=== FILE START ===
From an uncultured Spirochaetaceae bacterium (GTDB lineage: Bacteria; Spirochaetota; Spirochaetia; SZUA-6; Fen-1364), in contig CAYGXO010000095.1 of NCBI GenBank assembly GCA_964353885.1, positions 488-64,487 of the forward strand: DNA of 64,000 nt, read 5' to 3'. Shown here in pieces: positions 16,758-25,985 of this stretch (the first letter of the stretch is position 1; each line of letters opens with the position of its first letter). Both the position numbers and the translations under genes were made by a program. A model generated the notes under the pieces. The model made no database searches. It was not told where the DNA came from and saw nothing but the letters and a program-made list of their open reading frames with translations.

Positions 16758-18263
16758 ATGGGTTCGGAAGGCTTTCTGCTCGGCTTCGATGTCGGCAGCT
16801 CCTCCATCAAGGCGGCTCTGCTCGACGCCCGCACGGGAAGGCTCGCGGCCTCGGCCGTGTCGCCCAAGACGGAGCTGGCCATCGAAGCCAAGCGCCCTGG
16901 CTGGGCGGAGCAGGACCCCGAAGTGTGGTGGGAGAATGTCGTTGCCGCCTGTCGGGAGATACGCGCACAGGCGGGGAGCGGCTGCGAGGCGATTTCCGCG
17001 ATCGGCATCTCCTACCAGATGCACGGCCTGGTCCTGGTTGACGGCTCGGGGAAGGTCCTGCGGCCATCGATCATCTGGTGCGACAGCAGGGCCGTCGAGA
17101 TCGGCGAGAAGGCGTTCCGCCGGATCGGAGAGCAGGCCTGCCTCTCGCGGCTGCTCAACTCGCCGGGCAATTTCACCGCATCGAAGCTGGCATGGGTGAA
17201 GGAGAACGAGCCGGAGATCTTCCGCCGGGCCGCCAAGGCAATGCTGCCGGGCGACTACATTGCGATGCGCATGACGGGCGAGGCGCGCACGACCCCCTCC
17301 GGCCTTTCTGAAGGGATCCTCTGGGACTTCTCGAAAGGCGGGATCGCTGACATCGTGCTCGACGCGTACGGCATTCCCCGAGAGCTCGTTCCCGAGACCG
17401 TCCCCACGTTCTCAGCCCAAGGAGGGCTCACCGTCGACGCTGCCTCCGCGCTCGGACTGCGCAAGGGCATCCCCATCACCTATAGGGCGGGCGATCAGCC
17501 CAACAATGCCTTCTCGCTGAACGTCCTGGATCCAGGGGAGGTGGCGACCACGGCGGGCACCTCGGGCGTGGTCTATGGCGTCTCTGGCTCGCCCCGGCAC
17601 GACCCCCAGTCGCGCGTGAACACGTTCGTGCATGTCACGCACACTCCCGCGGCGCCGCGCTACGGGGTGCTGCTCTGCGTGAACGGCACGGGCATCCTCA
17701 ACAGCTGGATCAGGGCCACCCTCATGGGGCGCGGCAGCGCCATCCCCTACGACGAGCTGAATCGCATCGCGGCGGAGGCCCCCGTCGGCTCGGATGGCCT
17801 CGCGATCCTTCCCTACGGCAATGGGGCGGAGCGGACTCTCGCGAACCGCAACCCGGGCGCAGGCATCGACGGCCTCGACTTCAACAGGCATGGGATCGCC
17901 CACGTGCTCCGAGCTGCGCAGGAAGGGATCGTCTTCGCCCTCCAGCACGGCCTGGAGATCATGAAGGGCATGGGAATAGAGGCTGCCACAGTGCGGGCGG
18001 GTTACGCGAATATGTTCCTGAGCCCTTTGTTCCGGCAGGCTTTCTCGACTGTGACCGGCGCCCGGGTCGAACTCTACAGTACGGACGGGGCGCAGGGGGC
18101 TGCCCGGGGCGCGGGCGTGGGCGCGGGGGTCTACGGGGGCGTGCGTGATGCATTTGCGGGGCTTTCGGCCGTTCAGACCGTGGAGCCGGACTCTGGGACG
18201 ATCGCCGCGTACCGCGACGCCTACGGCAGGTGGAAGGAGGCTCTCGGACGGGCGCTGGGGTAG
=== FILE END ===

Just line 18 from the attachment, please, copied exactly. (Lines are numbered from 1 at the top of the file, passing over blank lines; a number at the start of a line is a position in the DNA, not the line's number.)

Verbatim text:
18201 ATCGCCGCGTACCGCGACGCCTACGGCAGGTGGAAGGAGGCTCTCGGACGGGCGCTGGGGTAG